Well, leaving a legacy is always the hardest thing to do, isn’t it?
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Balmenach Distillery is not a well-known one considering its links to the blending houses. In the 1800s, the distillery was one of the many illicit distilleries in Scotland. James McGregor founded the Balmenach Distillery officially in 1824 after he obtained a license. The McGregor family sold the distillery in 1992 and it was mothballed in 1993 by its new owners. Inver House Distillers bought the distillery in 1998 and the first distillate of Balmenach was produced in March 1998. The distillery provides blending houses with whisky and hardly ever bottle their own single malt. However, rumours have it that we might see something from Balmenach in 2018. The distillery also produces the popular Caorunn Gin on its premises.
Balmenach distillery uses worm tubs for distillation, which makes their whisky sulphuric. Worm tubs make use of 100m long copper coiling submerge in water for distillate to pass through. While copper usually “purify” the sulphur in the distillate, worm tubs make it harder for the copper to perform “their duties” as they have to clean the water too. That results in a new spirit that still contains sulphur.
Let’s move on to the review now.
Colour: Deep Gold ABV: 50%
Nose: Hmm…the first nose reminds me of Juicy Fruits – the popular chewing gum flavour from Wrigley’s. Sweet bananas, cherry liquorice and cotton candy blend together to create a pleasant nose. Hints of savoury meats (roast pork) and spices linger in the background. (18/20)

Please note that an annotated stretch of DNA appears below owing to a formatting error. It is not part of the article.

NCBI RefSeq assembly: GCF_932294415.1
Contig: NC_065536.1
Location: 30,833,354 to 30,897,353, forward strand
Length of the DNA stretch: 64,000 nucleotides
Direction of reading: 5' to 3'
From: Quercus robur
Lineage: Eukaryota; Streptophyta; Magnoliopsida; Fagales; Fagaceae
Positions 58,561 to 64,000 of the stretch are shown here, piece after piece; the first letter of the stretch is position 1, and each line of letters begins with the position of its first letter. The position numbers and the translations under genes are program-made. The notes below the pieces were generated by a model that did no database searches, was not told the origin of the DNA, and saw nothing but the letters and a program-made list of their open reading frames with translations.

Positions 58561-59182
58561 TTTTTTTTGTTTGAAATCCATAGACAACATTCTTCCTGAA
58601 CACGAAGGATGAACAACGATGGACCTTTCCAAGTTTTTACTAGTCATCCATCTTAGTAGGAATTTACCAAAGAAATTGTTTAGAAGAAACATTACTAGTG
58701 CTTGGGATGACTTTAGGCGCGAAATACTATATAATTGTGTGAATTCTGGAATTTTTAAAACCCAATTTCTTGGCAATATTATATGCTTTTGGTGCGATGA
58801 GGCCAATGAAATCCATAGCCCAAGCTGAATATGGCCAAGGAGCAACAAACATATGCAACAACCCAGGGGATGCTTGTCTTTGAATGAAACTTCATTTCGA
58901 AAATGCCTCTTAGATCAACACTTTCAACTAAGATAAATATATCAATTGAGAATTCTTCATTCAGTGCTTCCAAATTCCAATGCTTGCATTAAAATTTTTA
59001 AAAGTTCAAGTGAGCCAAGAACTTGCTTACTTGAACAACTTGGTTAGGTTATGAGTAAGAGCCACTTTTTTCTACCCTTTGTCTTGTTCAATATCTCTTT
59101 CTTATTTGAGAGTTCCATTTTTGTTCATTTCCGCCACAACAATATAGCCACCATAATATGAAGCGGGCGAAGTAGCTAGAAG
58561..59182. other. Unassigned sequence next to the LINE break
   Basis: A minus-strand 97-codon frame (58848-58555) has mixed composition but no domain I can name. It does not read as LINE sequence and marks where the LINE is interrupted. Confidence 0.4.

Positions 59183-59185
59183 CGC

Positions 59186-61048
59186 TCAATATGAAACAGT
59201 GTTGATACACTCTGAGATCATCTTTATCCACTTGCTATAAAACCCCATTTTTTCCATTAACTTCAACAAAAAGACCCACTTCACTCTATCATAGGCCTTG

Palate: The entry is full of butterscotch and banana, but the spice that is promised in the nose is also on the forefront. The blend of sweet and spice makes a good balance on the palate, making it a relatively easy drink even at 50% abv. (17/20)
Finish: A long finish that is spicy with some sulphuric notes. The sulphur becomes extremely distinguished if water is taken when the whisky is still lingering in the mouth. (17/20)
Body: A superb well-balanced expression that impresses me with its quality mix of sweet and spice. The palate delivers what the nose promises and the finish does not disappoint. (35/40)
Total Score: 87/100
Geek Flora: “This whisky brings me back to my childhood where I chewed on Juicy Fruits gums for hours even after the flavours were gone. Putting my sentiments aside, I think this whisky is a great dram as it makes a good balance on the nose, palate and finish. If you are thinking of buying your next whisky bottle, do consider this one!”